The lesson here for the defendant who has been served with a lawsuit is always file a timely answer. Do not give this kind of leverage to your opponent. Fear and intimidation can cost you dearly. You must be vigilant and be your own best advocate.
I recently had a case in which my client was being sued by a third party debt buyer for $15,000 or so. My client had little money to hire an attorney and actually consulted with a bankruptcy attorney. Before she knew it, the thirty day mark was upon her and she did not file an answer. She kept telling herself she was saving to hire an attorney. Note that saving to hire an attorney is not one of the three justifiable reasons for opening a default that I spoke of earlier.
By the time my client did contact and hire me, I was filing a motion to open default, along with all her defenses and counterclaims, and it was 78 days past the 30 day point. The plaintiff debt buyer had not even moved for a default judgment, but the case was simply in default. We went to a hearing on the matter, at which time I argued that my client had many defenses that went to the merits of the case, that the plaintiff had suffered no prejudice by my client’s failure to timely answer, and that due to her inexperience with the case and financial difficulties, this was a “proper case” under the law.
The judge drilled me for 35 minutes as to my arguments. He believed that the plaintiff would suffer prejudice if he opened default because they would have to defend against my counterclaims. I countered that he could open the default only for the limited purposes of allowing the defenses at trial and not the counterclaims, but he shut me down instantaneously.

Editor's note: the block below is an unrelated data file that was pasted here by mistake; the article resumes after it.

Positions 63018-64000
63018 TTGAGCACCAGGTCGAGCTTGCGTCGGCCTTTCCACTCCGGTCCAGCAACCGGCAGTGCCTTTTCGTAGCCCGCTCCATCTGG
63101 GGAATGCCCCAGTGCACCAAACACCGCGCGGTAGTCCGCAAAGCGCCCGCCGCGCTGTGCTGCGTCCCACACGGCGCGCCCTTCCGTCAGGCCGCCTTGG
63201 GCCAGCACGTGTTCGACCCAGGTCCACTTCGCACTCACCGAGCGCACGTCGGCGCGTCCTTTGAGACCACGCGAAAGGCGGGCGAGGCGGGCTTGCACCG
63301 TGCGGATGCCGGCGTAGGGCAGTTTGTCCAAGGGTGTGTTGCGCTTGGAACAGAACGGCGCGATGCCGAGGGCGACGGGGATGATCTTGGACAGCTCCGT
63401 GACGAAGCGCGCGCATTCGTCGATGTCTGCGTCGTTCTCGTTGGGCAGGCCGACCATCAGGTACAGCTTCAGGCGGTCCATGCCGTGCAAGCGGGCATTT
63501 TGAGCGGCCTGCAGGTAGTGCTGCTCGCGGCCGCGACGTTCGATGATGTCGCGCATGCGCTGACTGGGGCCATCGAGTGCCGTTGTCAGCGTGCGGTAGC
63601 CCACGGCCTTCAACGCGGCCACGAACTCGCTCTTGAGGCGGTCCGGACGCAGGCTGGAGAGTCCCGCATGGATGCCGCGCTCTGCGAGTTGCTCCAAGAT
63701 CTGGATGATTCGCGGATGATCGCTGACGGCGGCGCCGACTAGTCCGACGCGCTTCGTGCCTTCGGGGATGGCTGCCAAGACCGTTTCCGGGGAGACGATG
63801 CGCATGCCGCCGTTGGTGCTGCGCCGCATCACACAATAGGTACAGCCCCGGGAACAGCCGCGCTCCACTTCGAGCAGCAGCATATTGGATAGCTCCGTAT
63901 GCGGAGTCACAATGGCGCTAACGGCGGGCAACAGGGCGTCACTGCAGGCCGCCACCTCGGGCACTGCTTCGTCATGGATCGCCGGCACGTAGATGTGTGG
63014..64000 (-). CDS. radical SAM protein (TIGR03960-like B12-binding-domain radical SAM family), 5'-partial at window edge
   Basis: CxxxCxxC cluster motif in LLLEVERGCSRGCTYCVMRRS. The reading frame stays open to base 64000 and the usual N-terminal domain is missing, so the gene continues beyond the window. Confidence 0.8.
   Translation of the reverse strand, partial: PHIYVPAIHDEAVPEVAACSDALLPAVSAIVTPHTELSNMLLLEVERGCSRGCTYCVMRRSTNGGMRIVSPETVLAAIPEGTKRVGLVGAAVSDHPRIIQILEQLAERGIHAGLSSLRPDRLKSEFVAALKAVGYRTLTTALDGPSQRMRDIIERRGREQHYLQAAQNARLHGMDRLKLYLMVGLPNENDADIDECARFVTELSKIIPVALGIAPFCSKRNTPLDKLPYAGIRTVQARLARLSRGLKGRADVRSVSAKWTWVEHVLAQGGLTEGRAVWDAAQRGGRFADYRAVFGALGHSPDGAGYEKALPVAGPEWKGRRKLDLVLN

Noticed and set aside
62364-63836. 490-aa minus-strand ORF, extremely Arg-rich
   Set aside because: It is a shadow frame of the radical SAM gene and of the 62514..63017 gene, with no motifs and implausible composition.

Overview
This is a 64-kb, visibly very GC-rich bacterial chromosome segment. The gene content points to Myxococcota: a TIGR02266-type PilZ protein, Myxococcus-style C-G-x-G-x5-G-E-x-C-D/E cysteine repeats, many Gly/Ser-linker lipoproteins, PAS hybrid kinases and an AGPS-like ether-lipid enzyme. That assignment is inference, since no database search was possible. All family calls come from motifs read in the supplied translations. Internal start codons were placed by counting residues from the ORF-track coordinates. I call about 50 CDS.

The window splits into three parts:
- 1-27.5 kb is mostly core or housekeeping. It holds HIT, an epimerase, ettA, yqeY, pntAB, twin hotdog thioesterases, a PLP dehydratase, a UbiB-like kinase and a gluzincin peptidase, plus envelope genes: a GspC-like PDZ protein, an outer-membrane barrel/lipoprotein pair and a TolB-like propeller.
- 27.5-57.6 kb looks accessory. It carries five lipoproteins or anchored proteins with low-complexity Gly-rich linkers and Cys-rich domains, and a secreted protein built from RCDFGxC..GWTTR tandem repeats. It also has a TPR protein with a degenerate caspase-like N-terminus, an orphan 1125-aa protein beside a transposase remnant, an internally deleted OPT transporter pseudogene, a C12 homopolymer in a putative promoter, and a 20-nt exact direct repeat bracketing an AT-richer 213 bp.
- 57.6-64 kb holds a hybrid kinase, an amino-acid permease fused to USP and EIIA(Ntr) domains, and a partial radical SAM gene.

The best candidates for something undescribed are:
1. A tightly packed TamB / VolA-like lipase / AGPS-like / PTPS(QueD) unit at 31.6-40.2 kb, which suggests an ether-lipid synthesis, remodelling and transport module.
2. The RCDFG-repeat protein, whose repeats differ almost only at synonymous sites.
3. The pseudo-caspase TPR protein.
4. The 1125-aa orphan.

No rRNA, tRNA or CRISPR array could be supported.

“Just what makes this a proper case, Mr. DeWoskin,” he asked. I gave him the best answer I could give. I pointed out that the default calendar he had just read consisted of about 80 or 90 cases. I showed him that there were about 12 defendants in the room who took the time to come to court to challenge the entry of defaults in their cases. My client was one of those 12. She had now incurred the cost of hiring qualified counsel, come to court in person, and stood there prepared to argue her case on the merits. The judge shrugged off my arguments rather easily, and moved on with his challenges to my position.
I was next pressed as to why 78 days past the deadline set by law was reasonable. I told him that there was very little guidance under the law and caselaw as to just how many days past the deadline are reasonable. “If it was only 5 days, Your Honor, there is nothing under the law to say that this would be reasonable. I suppose the best argument I can make is that it was not 110 days.” I elaborated by going back to my first position and showing that there was no prejudice, the plaintiff had not filed any motions for a default judgment, and that no such judgment had yet been entered. By this point, you can clearly see why I find arguing against default so frustrating as an attorney, especially when my clients have such strong defenses.
This case ended when the plaintiff asked to have the case continued so that we could discuss settlement. The case did ultimately settle, but not nearly on the terms that would most have favored my client had she just filed a simple answer denying the plaintiff’s claims.